New Fluorophore Scaffolds
Fluorophores are powerful tools for visualizing otherwise invisible structures or processes. Our laboratory is interested in expanding the chemistry of fluorophores to afford new probes and reagents for applications in chemical biology. Towards this goal, we have developed new near-infrared fluorophores that display remarkable brightness and photostability. The installation of novel chemical functionality into these scaffolds allows for the tuning of physical properties, such as cell permeability, as well as the generation of self-reporting small molecule delivery reagents. These scaffolds can be used to develop bioimaging reagents for proteins, small molecules, and post-translational modifications. In addition, these scaffolds are being explored as potential targeted drug delivery reagents.
Protein phosphatases catalyze the removal of phosphate groups from proteins. Importantly, members of this enzyme family are now established as nodes in human disease, making phosphatases attractive targets for the development of diagnostics as well as inhibitors. Our laboratory has described an approach to directly monitor phosphatase activity by employing the phosphorylation-sensitive sulfonamido-oxine (Sox) fluorophore. These Sox-based phosphatase probes can be used to profile perturbations in enzymes derived from cell lysates and tissue homogenates, allowing detailed insight into disease models. In addition, these probes can be used to screen for phosphatase inhibitors.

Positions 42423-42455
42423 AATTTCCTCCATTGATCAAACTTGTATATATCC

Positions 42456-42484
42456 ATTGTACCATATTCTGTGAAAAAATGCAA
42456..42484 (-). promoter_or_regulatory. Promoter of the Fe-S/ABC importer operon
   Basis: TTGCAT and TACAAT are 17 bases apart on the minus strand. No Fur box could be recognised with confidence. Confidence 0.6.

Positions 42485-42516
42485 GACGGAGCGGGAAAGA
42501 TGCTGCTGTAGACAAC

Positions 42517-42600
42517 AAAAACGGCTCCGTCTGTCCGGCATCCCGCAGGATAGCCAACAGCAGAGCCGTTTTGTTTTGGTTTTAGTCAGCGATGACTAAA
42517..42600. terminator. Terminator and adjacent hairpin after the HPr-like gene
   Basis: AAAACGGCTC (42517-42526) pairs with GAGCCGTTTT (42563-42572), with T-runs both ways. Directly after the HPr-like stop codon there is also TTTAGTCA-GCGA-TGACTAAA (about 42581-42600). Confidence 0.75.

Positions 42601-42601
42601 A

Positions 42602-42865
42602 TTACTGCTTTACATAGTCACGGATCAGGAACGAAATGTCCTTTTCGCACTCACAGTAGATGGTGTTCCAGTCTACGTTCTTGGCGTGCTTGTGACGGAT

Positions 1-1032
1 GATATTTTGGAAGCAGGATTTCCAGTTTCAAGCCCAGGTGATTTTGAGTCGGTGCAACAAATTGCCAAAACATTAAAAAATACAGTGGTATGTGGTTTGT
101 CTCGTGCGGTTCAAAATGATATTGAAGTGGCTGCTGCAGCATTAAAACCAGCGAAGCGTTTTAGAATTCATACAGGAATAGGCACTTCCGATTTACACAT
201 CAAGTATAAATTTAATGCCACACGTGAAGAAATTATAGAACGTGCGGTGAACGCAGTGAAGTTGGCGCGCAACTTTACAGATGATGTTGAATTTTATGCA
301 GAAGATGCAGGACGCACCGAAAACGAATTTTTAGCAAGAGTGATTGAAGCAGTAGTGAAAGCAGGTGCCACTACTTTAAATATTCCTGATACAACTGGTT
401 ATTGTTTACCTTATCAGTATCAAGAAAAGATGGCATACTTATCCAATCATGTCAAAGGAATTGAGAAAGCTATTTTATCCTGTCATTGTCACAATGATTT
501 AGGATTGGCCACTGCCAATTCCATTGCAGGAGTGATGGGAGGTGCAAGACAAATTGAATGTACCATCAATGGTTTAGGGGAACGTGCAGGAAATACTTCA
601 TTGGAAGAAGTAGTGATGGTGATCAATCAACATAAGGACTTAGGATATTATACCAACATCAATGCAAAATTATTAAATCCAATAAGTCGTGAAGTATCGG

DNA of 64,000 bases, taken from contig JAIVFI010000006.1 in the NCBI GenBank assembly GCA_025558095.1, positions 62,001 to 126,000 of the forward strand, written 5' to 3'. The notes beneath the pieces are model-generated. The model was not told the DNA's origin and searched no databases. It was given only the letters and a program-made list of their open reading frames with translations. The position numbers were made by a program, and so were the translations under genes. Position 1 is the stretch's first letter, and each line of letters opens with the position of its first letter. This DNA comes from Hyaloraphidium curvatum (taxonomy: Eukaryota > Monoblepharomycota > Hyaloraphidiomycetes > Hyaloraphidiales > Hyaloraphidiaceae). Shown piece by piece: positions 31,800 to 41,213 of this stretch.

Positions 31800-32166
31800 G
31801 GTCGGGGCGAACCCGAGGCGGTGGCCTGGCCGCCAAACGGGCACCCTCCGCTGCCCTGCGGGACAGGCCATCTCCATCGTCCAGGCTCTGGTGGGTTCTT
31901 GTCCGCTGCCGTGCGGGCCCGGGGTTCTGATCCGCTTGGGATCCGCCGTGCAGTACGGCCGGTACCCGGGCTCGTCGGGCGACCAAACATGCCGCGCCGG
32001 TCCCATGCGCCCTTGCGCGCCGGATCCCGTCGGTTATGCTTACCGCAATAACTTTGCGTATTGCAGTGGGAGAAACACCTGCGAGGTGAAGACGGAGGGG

Protein kinases catalyze the addition of phosphate groups to proteins. This important class of enzymes controls a variety of cellular processes involved in disease development and progression such as inflammation, growth, survival, metabolic, and motility signaling. Through the development and application of new and existing Sox-based probes for protein kinases, our laboratory seeks to profile signaling changes associated with the development and progression of human disease.